Solving the HVAC Efficiency Ratings Puzzle – COP, EER, SEER

When selecting an air conditioner, efficiency is one of the most important factors to be considered. But how do we define efficiency and what standards can we trust when looking for the most efficient products? Standards can vary depending on where we live and there are a wide range of terms that we must understand in order to make informed decisions. In recent years, governing bodies and HVAC standards organizations have made efforts to create universal standards that we can use to easily establish the efficiency of HVAC products.

However, these standards can still vary depending on the regions in which we live and certain standards take into account additional factors to provide a more precise efficiency index. Let’s take a look at some of these global efficiency standards.



First, we should discuss 2 long standing efficiency index standards. The term COP (Coefficient of Performance) can be simply defined as the ratio of heating or cooling generated verses the amount of work required to generate that heating or cooling. COP is commonly used as an index for heating efficiency. The reason COP is used as an index of performance of HVAC equipment is because HVAC products are not energy converters like many other electronic devices that produce power with the energy they consume. HVAC systems are energy transfer devices that can actually exceed 100% efficiency in some cases without violating the laws of thermodynamics. This phenomenon is possible because the amount of heat that is transferred in an HVAC system can exceed the amount of power required by the system. Simply put, if an HVAC unit produces 5kW of heating from 1kW of electricity, the COP of that unit is 5.0. The higher the COP of a system, the higher its efficiency.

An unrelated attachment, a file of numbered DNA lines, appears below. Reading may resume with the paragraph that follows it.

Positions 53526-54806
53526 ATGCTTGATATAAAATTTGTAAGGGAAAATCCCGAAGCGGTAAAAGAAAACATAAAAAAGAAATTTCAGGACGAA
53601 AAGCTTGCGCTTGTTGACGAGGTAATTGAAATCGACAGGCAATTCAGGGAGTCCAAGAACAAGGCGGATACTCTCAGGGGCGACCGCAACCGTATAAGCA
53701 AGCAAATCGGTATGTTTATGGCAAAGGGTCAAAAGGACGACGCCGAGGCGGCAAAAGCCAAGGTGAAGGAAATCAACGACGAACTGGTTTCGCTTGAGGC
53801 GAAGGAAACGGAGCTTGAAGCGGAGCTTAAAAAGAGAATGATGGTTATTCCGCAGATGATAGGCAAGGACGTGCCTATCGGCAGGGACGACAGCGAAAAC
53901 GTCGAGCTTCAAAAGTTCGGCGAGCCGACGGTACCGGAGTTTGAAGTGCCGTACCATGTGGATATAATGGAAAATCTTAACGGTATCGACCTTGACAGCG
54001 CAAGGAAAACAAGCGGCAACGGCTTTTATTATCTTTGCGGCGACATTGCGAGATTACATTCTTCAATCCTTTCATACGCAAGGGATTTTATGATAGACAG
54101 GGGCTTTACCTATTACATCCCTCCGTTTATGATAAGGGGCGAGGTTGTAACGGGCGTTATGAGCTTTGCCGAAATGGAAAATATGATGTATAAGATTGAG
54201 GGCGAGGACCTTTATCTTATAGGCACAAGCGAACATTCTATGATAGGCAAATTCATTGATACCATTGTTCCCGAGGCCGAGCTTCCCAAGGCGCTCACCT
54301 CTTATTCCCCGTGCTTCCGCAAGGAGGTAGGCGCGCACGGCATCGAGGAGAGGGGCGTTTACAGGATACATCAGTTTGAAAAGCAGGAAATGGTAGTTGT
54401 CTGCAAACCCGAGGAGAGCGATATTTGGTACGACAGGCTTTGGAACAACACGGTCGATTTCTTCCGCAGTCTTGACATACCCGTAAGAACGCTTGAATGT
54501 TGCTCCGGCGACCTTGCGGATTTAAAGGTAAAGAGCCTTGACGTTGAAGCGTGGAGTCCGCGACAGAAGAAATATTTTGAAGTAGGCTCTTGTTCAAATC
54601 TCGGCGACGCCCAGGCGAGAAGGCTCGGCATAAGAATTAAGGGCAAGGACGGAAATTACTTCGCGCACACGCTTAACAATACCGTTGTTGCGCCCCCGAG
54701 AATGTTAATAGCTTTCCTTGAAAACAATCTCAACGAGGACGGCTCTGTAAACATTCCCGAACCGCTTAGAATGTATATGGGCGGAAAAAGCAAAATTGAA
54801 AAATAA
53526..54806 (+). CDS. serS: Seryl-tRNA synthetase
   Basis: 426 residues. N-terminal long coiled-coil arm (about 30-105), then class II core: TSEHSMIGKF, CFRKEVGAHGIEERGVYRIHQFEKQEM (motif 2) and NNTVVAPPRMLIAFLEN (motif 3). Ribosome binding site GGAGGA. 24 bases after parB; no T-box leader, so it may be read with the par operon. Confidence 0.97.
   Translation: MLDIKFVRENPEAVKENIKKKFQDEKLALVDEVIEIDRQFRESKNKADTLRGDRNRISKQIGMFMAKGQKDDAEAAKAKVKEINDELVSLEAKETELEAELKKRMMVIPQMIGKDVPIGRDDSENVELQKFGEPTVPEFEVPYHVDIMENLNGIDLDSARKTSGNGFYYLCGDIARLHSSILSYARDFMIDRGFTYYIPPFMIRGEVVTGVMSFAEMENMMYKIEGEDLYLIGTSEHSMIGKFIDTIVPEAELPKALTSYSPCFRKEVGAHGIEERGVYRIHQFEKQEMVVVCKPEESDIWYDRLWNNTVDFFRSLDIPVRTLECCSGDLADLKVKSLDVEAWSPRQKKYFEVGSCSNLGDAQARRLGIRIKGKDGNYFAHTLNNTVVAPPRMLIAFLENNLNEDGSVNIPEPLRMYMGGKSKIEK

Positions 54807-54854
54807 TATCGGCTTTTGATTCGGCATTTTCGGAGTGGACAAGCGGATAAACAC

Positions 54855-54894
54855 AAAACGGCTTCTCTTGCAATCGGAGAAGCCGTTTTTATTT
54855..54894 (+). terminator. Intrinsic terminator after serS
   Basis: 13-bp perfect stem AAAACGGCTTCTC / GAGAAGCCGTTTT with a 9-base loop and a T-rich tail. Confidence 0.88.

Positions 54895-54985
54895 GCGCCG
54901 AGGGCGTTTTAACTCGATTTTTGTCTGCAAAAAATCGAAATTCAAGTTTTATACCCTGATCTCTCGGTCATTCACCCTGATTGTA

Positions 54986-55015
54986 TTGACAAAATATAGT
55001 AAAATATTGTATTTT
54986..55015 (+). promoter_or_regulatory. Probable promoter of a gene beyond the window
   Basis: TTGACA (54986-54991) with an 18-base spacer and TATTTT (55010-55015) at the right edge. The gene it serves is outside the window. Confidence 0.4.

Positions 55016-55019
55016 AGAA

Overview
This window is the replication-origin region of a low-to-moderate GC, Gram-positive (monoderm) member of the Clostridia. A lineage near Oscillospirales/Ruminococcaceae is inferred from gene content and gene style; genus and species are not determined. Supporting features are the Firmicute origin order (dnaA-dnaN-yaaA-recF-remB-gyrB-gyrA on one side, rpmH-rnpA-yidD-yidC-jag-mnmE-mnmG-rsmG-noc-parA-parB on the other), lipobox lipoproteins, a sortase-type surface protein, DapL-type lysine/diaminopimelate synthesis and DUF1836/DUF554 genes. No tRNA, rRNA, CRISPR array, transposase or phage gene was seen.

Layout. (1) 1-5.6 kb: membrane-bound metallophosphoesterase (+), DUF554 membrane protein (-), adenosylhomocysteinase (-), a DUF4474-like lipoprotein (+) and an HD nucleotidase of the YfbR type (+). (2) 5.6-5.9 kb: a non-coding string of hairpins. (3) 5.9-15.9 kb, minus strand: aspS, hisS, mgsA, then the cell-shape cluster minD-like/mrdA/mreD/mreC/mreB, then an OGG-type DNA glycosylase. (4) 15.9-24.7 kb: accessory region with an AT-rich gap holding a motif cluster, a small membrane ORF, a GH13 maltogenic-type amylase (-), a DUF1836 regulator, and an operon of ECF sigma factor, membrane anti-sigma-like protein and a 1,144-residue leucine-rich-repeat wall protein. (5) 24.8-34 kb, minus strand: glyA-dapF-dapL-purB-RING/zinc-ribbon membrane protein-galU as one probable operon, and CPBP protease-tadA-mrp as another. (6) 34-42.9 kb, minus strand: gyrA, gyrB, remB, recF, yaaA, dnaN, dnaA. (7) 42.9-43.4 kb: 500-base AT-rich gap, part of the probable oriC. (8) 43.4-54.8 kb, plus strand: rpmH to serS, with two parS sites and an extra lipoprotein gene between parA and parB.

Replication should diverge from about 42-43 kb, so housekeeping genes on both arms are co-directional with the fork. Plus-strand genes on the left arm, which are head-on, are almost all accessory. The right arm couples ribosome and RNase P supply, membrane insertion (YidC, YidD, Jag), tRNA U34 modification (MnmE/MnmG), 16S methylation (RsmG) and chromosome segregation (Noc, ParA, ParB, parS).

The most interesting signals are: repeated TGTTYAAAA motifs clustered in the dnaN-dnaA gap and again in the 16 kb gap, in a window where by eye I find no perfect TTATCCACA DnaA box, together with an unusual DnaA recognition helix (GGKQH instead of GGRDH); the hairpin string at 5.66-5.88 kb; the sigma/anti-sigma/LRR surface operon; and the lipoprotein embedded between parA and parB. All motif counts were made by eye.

HVAC systems can cycle energy to deliver over 100% energy output efficiency expressed as COP



The term EER stands for Energy Efficiency Ratio and can be defined as the ratio of cooling capacity (measured in Btu) to the amount of energy consumed (Wh). When we talk about the size of an HVAC system, we refer to its output capacity. If a 10,000 Btu system consumes 1,200Wh of electricity, the EER rating of that system would be 8.3 (10,000/1,200). This index is more commonly used for measuring the cooling efficiency of a system in a constant state. EER is useful in comparing efficiencies of systems at face value without calculating for environmental factors.



More recently, another efficiency index has been adopted in many parts of the world. SEER stands for Seasonal Energy Efficiency Ratio. The index is used to represent the ratio of cooling output of an HVAC system over a specified season (measured in Btu) verses the energy it consumes (Wh) over that season. It is calculated utilizing a constant indoor temperature and varying outdoor temperatures and also factors in average household energy usage, which, of course, varies by country and region. The higher the SEER value of an HVAC unit, the higher its efficiency. The SEER scale typically ranges from 8 to 30 but this value is calculated using very specific parameters for specific conditions as described above. So, while SEER is not as useful as a universal index for comparing efficiencies, it is a more comprehensive index for expressing efficiency of an inverter in specific real-life conditions.

As we can see, these HVAC efficiency index standards each provide benefits in assessing which HVAC unit or system is right for our homes, offices or industrial spaces. We see these ratings posted on products, but now we can be certain about how these indices should impact what we purchase. With this information, we can hopefully make more informed choices and understand our air conditioning and heating systems a little better. Keep a lookout for COP, EER and SEER ratings the next time you are on the market for an HVAC system and take a look at LG HVAC product energy ratings here.

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